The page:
WPA/Port Arthur Radio

Article by Tom Lizak/K1TL

The station WPA was located across from the Gulf refinery along the Sabine River channel.  All the HF antennas were ground planes (6/8/12MCs) with four elevated radials each. The 4MC antenna was a folded dipole, I believe.  The MF (500KC) antenna was a long wire.  The station did have a 200’ tower but was taken down due to a cracked base insulator…and never to be put back up again.  Real sad as we did  have a good signal on 500/416KCs when it was operating along with the 15KW TX.  I should have taken more pictures of the transmitter room back then.  Bill Prechtl (SK) and I took a walk to the MF antenna shack out in the swamp one winters day, watching out for alligators and snakes.  I couldn’t believe the hole in the side of the small building from a lightning strike.  The cracked insulator may have been caused by previous tropical storms/ hurricanes or from several lightning strikes.

We did get the 16MC TX up and running and used the folded dipole out in the swamp which was about 60’ above the swamp and a few hundred feet from the building.  It worked somewhat but due to the feed losses, most of the RF was wasted.  We later abandoned that frequency.

We had severe interference from SSB “National Guard Weekend Warriors” on 8.550MCs during some weekends.  The ships complained about this and we notified RCA…it only stopped for a couple of weeks then started up again.  This caused some loss of traffic.  Our permanent 3rd shift guy, Lloyd Moore (SK), used to use 4MCs in the evening/morning hours but the key clicks were so bad, I couldn’t understand how he could hear anybody calling him with the key clix pounding away in the AR-88’s…but he did pull in traffic on that shift.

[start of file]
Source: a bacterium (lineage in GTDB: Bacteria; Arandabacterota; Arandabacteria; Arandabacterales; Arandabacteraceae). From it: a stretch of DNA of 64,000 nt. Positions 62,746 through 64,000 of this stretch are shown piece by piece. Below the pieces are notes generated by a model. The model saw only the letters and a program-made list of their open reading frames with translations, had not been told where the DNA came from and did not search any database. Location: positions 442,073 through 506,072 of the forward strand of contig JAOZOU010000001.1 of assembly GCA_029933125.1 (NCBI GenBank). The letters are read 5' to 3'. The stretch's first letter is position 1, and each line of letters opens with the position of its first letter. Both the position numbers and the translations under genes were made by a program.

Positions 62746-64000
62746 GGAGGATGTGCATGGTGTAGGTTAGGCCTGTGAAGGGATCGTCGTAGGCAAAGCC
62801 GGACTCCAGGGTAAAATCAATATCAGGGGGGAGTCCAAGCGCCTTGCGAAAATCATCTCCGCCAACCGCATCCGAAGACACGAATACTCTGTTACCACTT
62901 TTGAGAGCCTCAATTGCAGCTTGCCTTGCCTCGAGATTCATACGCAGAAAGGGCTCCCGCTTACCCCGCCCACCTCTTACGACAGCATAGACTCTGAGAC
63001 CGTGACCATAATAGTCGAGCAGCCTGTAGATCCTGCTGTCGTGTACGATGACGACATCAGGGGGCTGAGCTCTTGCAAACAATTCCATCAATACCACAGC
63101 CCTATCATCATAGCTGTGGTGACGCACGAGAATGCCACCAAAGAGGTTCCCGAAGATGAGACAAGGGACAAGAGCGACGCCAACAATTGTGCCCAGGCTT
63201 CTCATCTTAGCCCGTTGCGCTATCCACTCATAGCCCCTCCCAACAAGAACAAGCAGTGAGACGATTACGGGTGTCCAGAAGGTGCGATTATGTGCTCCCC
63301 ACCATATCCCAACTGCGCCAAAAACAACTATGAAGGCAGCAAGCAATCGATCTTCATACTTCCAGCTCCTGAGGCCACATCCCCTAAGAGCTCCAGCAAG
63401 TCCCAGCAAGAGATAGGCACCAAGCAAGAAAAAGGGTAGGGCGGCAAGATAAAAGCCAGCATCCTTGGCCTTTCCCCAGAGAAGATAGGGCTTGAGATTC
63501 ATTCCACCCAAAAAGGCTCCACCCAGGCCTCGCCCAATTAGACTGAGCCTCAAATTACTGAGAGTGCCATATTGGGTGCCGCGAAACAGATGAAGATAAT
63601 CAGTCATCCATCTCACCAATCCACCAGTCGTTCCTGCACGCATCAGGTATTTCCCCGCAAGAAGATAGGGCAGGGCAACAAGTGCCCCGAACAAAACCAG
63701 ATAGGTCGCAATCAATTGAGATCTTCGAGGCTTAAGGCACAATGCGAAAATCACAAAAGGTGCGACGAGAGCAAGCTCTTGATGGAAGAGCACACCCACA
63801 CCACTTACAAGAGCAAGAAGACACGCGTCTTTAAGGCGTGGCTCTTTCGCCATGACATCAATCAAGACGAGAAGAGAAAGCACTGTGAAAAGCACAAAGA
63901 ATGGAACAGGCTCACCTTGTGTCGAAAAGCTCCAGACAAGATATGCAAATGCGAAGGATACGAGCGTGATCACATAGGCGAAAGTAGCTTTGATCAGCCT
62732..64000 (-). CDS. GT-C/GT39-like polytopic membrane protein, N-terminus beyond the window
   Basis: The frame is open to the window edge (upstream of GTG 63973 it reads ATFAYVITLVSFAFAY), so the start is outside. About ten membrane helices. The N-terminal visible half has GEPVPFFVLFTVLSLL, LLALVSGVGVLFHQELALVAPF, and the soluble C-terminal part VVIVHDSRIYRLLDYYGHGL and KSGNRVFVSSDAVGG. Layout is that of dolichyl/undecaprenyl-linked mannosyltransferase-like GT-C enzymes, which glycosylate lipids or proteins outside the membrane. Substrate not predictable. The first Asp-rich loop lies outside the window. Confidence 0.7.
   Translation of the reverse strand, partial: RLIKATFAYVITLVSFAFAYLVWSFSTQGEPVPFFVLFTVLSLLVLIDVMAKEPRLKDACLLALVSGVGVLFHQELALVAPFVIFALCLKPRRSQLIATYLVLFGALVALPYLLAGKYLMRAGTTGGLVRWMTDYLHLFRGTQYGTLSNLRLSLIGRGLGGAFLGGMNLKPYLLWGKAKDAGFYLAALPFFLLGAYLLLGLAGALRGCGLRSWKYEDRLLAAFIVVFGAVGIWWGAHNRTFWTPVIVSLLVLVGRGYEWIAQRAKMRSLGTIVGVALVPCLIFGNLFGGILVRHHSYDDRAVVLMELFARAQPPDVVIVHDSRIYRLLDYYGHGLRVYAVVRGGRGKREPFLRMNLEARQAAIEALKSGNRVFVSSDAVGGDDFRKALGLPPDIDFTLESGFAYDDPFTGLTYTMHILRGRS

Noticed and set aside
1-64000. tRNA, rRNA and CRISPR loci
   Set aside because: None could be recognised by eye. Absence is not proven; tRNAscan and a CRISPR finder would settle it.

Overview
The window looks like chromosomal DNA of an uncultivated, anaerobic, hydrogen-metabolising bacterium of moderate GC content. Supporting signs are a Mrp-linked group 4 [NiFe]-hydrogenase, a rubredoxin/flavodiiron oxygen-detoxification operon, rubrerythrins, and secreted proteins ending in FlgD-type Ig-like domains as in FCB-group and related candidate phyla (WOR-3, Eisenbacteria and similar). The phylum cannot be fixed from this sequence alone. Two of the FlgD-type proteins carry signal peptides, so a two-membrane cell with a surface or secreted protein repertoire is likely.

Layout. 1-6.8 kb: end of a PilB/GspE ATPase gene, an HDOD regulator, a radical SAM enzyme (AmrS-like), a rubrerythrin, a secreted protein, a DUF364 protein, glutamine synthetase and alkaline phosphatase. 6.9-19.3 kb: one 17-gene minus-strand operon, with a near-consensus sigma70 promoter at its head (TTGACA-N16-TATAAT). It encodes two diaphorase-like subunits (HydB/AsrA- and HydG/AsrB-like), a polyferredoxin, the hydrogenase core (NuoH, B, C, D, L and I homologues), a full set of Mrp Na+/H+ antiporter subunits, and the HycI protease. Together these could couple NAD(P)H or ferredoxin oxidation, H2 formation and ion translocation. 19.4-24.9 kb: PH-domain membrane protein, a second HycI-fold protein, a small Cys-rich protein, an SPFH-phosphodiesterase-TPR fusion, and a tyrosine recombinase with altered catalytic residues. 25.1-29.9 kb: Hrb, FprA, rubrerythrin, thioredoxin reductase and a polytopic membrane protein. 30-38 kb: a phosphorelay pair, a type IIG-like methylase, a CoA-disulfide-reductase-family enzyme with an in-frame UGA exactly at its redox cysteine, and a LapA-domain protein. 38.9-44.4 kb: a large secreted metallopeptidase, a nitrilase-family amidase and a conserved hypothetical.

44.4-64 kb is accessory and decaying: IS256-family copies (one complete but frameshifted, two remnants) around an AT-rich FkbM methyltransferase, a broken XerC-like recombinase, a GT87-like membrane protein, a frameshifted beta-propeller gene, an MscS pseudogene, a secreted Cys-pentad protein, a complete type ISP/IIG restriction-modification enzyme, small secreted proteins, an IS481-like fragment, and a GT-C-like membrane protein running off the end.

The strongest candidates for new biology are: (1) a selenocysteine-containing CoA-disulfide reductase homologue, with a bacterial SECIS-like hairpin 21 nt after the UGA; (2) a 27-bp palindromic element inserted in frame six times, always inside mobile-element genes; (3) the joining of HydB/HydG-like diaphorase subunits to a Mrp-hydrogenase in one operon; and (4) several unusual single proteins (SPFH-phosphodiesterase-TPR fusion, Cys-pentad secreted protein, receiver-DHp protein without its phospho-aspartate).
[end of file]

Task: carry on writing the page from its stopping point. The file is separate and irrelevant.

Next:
We did have some good operators, notably, Leland “Skip” Agard.

The station had a direct link to Exxon via LL which WPA handled all Exxon vessels along the Eastern seaboard and Gulf of Mexico.  Also was a Western Union TTY and another LL TTY system which you see in the background in the picture below.

Alas, the station finally closed, I believe in early 1984, as I sent out the last “CQ”.


Above, is John Broussard (SK) hammering away at the mill…he is also famous for hammering away on the “hand pump” which would pretty much shake the table.  Some ship operators could not copy him due to his sending “technique” so the other ops here would take his traffic.


Here I am …I can’t believe how thin I was back then !


Above is Bill Prechtl (W3KO, SK) in foreground and I’m sitting in the HF position straining my ears for signals on the infamous RCA AR-88 RX’s.


Picture of the building along the Sabine River shipping channel.  All the HF antennas were ground planes with four elevated radials.  We did get the folded dipole for 16MCs working but we did not get much traffic on that band most likely due to feed line losses. Definitely had some sinking of the ground around the building as you can see. Pretty much like walking “uphill” inside the building.


…and finally here is my “mug shot” along with my “number”.  I lost more hair and is now “gray/white”.

73 Tom Lizak/K1TL


World of Mysteries – In Search of Amelia Earhart

A contribute of Geoff Powell – M1EDF